Finance Minister Paschal Donohoe is coming under major pressure from the Independent Alliance to drop plans for any tax cuts and to increase the weekly State pension by €5 in next week's Budget.
The Irish Independent can reveal that Fine Gael ministers were warned by Minister Finian McGrath at Cabinet yesterday not to take the Alliance's support for granted and to "go the extra mile" for the group of independent ministers in next Tuesday's Budget.
Mr McGrath and junior minister John Halligan are still pushing for a €5 increase in the State pension as well as other welfare payments.
Both ministers are also unhappy that Taoiseach Leo Varadkar raised the possibility of some minimal tax cuts in the Budget whilst he was in Los Angeles last week, at a time when Mr Donohoe is repeatedly telling ministers there is little money for extra spending in their departments because of Brexit.
Mr Halligan hit out at Mr Varadkar for raising the possibility of tax cuts.
"My view would be that rather than do that to give some money to pensioners and those on low incomes," he told the Irish Independent. "Our economy will suffer with a no-deal Brexit and they are the people that will suffer most."
Mr McGrath is understood to have warned Fine Gael colleagues at the Cabinet meeting yesterday they should realise they are in a partnership Government and need to go "the extra mile", as one source put it, to assist the Alliance in this Budget - which is likely to be the last before the next election - because its support has kept the Fine Gael-led minority administration in office for more than three years. A Cabinet source also said that Mr McGrath warned against tax cuts, saying public services need to take priority because of Brexit.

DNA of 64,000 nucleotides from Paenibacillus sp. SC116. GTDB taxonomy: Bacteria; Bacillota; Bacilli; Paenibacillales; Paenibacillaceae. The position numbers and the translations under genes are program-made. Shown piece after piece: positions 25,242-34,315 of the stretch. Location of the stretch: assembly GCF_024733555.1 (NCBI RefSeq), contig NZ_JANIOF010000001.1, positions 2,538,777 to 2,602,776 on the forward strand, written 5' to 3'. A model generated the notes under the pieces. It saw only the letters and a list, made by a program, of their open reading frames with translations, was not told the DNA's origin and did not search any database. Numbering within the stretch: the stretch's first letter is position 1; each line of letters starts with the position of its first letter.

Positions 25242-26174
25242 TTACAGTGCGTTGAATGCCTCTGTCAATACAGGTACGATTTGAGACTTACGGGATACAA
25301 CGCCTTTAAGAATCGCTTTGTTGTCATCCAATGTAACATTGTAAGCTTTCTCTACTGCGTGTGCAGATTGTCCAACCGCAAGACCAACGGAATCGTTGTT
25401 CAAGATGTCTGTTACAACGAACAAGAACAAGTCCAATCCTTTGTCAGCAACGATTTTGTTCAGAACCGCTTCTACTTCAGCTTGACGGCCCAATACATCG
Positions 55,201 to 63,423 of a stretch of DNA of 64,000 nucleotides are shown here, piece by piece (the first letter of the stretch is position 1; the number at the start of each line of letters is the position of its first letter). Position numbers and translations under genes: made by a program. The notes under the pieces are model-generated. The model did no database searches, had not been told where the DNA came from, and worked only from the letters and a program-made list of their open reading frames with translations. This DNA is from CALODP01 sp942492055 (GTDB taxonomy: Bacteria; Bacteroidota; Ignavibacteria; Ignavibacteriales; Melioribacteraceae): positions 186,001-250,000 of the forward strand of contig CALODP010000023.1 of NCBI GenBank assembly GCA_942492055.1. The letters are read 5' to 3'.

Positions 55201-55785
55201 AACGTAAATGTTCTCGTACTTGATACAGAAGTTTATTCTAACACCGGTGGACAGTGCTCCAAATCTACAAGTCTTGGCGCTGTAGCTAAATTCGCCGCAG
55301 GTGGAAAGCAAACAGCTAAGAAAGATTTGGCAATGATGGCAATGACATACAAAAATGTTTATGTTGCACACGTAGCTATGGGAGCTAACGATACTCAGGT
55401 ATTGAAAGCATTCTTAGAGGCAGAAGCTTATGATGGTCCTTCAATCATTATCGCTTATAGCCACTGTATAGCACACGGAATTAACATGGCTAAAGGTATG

Mr Halligan, who is Minister of State for Training and Skills, said pensioners and other vulnerable groups will be worst-hit by a no-deal Brexit and cannot be abandoned.
The State pension along with all other weekly welfare payments have been increased by €5 in each of the last three Budgets negotiated by Fine Gael, the Independents in Government and Fianna Fáil.
But both Fine Gael and Fianna Fáil appear to have ruled out repeating the increase this year because of Brexit.
However, Mr Halligan said: "I know money will be tight with no deal, but we can't abandon pensioners. These are people who built Irish society and the economy with hard work and labour all their lives and of all the people that suffer the most I really do think that we should show compassion and concern and somehow find some money to give them.
"I will be alright on a TDs' salary, but what about pensioners?"
Mr Donohoe is holding Budget meetings with ministers this week as well as talks with Fianna Fáil's Michael McGrath and Barry Cowen.